The broadcaster argued that the BBC item following on from the report on the Paisley/Adams meeting was appropriate, because it reviewed the recent history of conflict in Northern Ireland. It went on to say that “implicit in the review was the possibility that the Paisley/Adams meeting indicated an end to the violence which has beset Northern Ireland, especially for the last 30 years or so”. It maintained that everything contained in the item was accurate.
 TVNZ concluded that there was no breach of Standard 5, and it declined to uphold the complaint.
Referral to the Authority
 Dissatisfied with TVNZ’s response, Mr Curran referred his complaint to the Authority under s.8(1)(a) of the Broadcasting Act 1989.
 Mr Curran stated that TVNZ had not addressed the issue he raised concerning the non-coverage of the meeting between Irish Prime Minister Bertie Ahern and Ian Paisley.
 The complainant reiterated his concerns about the accuracy and the type of coverage TVNZ was giving to the events in Ireland relating to the peace process.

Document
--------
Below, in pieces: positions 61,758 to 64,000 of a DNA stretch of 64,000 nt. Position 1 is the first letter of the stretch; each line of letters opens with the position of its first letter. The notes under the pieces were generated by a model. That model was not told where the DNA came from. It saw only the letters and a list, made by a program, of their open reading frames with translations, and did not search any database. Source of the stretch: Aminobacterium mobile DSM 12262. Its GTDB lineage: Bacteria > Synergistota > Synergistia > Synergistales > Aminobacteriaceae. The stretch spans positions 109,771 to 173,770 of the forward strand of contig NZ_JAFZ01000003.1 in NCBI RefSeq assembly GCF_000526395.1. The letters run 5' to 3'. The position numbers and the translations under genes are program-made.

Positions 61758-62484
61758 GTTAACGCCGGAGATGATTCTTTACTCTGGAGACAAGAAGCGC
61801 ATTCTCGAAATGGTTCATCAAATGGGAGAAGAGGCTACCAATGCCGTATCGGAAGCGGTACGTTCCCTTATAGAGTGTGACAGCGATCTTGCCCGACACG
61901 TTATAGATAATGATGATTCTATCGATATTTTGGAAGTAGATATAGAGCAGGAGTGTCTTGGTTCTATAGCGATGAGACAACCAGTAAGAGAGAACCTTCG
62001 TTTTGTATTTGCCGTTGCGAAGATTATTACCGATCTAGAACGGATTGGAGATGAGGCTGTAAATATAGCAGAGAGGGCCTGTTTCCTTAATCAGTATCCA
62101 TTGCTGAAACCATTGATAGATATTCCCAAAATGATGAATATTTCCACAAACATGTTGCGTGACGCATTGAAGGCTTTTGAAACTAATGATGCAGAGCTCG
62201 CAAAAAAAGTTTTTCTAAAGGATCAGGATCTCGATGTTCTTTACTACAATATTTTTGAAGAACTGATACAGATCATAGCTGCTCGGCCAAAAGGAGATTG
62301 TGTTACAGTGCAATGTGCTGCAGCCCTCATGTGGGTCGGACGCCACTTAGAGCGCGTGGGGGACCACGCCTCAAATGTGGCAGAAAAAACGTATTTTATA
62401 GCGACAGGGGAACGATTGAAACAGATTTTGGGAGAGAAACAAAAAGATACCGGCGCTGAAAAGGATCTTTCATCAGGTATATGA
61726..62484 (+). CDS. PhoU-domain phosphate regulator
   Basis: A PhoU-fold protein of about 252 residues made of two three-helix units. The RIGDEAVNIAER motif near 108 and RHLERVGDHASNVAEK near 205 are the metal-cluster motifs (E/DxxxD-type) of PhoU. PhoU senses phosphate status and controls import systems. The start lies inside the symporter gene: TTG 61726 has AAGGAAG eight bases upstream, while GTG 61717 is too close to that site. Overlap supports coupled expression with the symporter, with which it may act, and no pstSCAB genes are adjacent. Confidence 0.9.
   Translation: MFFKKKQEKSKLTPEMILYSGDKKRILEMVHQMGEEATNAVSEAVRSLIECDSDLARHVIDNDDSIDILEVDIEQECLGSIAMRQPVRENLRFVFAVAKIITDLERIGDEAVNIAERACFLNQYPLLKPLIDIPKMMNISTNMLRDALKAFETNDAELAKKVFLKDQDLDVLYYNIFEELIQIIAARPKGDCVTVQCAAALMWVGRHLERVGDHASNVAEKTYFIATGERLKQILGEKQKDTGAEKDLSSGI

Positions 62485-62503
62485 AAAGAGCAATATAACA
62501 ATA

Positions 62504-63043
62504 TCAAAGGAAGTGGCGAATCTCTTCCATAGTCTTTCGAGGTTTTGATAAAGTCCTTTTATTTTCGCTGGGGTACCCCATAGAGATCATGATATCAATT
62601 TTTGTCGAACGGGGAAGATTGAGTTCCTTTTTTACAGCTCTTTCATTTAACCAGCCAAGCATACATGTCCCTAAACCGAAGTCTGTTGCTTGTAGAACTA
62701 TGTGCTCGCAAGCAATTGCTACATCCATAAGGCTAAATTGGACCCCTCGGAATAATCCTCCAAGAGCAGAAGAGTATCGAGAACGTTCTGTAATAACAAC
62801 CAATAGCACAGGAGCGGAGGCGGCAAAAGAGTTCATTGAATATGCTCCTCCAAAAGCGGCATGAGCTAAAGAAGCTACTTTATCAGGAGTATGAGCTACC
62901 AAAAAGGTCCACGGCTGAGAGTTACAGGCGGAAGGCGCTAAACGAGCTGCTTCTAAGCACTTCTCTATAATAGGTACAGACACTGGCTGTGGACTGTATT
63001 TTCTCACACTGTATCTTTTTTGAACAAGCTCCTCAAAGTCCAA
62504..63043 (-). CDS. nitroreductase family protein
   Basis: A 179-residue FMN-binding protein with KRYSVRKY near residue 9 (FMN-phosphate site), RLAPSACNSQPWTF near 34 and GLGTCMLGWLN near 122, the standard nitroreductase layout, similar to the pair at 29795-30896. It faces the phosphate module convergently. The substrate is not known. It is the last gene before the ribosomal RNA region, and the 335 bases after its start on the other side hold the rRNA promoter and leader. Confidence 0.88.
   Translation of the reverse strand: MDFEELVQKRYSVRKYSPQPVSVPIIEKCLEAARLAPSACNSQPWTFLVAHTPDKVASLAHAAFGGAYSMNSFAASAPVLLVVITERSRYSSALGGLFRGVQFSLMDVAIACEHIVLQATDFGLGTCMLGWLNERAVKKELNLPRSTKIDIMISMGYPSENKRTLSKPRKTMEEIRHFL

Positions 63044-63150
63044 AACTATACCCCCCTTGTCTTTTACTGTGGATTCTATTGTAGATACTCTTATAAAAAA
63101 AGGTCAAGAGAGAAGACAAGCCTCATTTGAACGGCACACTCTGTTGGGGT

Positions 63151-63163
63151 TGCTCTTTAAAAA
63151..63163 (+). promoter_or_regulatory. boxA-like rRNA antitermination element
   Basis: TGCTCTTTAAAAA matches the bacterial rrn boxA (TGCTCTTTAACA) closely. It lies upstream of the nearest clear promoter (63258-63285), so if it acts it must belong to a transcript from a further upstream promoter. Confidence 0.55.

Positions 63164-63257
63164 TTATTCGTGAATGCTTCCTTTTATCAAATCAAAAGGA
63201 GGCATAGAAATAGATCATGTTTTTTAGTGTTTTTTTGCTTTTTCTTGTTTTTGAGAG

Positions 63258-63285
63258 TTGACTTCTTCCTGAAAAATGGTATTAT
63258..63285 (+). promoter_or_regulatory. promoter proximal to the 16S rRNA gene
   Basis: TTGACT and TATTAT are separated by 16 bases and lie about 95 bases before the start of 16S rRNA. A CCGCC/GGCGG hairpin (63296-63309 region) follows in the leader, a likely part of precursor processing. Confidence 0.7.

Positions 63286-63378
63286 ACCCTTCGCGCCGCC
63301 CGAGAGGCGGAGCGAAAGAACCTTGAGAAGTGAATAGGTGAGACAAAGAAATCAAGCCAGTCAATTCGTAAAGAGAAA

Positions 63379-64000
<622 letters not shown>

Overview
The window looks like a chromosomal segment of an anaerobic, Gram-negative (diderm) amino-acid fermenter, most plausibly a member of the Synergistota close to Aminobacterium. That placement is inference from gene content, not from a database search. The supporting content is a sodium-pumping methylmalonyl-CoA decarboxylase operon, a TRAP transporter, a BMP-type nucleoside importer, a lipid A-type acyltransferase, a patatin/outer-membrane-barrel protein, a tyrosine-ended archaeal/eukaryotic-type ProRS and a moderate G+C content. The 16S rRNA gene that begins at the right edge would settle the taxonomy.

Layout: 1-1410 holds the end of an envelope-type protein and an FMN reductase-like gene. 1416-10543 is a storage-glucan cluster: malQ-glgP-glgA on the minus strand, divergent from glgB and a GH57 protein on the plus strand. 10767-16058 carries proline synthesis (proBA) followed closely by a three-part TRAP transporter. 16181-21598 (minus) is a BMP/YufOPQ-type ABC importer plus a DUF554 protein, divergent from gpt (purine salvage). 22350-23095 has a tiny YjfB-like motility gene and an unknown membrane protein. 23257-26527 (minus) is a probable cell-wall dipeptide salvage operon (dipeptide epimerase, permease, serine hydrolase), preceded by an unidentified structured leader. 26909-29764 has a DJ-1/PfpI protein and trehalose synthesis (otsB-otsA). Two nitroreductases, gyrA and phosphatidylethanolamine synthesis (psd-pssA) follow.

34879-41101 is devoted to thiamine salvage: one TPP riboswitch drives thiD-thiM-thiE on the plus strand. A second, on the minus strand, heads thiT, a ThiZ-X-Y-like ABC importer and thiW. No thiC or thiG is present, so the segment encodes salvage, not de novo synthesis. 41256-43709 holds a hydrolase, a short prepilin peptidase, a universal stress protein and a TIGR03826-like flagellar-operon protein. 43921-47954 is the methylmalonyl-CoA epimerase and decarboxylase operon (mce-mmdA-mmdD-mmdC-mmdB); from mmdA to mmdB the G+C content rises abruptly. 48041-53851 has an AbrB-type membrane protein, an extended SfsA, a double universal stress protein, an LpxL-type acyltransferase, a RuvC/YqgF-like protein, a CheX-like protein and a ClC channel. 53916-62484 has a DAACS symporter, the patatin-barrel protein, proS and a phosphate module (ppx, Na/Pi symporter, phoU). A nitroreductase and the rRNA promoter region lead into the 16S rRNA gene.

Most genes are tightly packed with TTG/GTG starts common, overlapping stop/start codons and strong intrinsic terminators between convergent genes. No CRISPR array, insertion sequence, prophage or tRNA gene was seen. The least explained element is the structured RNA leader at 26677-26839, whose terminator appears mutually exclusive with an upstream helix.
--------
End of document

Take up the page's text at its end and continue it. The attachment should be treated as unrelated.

In reference to the statistics mentioned in the BBC item, Mr Curran believed that TVNZ had access to a report from Reuters News Agency that stated the Irish Republican Army was responsible for nearly half the 3,600 deaths. He believed that “TVNZ withheld this vital piece of news” and that the item was “a classic case of omission and innuendo”.
 The complainant then referred to a book called “Lost Lives”, which he said had the correct figures for the number of deaths caused by each terrorist group in Ireland over the last 30 years. He said these figures were very close to those contained in the Reuters report and that TVNZ had failed in its duty to present them to the New Zealand public.
Broadcaster’s Response to the Authority
 The broadcaster stated that Mr Curran was raising matters of editorial discretion and judgment, rather than establishing a breach of Standard 5. TVNZ argued that it was entitled to make the editorial decisions it did, based on the experience and professionalism of its editorial team.
 TVNZ pointed out its editorial staff had to sift through a wide selection of material from multiple sources, and that time and space meant that it was not practical to include every angle of a story.
Complainant’s Final Comment